SAN FRANCISCO (Legal Newsline) – Though a district judge used a U.S. Supreme Court decision issued last spring to dismiss a Lyft driver's proposed class action over alleged Fair Credit Reporting Act violations, that high court ruling hasn't killed all such putative actions, a Tampa, Florida-based attorney says.
Sixth Circuit sides with plaintiffs in data breach class actions, says it would be ‘unreasonable’ for customers to wait for misuse
Mohammad Galaria and Anthony Hancox brought their class actions, in the U.S. District Court for the Southern District of Ohio and U.S. District Court for the District of Kansas, respectively, after hackers breached Nationwide Mutual Insurance Company’s computer network in October 2012 and stole their personal information, along with more than 1 million others.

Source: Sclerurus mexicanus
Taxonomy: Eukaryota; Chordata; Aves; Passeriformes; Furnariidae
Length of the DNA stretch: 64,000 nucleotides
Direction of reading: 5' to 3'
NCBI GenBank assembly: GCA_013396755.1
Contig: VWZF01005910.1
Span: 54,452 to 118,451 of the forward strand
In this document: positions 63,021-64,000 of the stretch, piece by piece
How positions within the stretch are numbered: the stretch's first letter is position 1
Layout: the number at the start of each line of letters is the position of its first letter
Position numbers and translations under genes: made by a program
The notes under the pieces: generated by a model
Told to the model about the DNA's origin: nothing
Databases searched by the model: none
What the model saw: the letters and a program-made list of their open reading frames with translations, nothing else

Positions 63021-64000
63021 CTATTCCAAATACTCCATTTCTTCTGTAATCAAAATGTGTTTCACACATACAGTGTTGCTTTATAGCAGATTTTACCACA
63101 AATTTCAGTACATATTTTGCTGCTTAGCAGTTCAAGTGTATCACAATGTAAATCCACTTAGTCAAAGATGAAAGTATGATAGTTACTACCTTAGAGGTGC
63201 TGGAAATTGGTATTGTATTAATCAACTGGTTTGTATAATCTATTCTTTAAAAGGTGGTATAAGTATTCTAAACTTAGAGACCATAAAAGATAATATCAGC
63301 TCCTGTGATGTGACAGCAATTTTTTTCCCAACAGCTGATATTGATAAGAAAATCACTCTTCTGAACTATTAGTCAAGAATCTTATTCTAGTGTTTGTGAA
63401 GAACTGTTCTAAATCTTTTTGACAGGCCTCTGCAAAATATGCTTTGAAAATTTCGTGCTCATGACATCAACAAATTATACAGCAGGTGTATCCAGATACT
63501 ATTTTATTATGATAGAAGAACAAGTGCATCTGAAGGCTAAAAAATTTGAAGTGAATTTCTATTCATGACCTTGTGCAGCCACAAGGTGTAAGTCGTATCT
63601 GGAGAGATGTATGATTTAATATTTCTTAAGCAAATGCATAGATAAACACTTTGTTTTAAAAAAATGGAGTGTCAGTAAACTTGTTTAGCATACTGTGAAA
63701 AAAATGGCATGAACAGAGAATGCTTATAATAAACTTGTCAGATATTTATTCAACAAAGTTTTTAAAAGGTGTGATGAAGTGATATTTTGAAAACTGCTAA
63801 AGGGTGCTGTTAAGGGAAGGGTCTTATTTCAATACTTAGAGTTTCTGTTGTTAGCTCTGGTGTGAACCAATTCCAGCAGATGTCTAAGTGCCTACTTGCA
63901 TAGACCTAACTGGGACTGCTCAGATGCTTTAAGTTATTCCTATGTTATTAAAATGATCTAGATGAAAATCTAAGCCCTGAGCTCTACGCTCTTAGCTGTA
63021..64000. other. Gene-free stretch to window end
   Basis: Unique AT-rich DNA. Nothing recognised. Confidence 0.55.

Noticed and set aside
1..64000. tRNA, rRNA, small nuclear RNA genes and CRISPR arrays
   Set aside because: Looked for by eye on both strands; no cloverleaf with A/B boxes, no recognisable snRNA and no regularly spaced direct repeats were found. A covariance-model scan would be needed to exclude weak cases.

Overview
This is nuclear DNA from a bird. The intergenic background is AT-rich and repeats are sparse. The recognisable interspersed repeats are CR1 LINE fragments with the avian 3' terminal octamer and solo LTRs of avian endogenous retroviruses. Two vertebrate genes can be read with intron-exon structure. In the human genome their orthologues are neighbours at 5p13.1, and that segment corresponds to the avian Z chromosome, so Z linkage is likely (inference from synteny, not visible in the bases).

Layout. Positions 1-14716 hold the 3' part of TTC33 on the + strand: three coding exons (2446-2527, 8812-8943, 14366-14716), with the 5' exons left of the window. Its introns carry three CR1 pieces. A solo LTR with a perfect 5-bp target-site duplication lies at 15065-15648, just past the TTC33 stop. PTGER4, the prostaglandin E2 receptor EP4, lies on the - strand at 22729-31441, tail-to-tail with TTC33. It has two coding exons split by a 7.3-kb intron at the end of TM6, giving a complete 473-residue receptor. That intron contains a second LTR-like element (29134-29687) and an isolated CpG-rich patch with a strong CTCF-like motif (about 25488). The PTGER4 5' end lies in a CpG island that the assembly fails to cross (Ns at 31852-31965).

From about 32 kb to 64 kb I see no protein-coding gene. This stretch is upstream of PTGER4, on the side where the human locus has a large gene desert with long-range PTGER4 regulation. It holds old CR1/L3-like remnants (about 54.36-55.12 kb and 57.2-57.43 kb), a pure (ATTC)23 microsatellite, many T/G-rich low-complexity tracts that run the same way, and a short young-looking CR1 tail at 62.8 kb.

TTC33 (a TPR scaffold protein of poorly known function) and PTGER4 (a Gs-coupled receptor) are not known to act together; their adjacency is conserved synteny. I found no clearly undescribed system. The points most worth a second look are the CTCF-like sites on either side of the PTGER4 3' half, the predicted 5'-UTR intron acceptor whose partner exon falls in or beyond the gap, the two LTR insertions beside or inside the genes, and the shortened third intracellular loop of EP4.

A three-judge panel of the U.S. Court of Appeals for the Eighth Circuit this month affirmed a federal district court’s ruling, holding that the plaintiff’s allegation was, on its own, insufficient to establish Article III standing. Pointing to the U.S. Supreme Court’s ruling in Spokeo v. Robins, the panel said the plaintiff, a former Charter Communications customer, did not allege an injury in fact as required by Article III.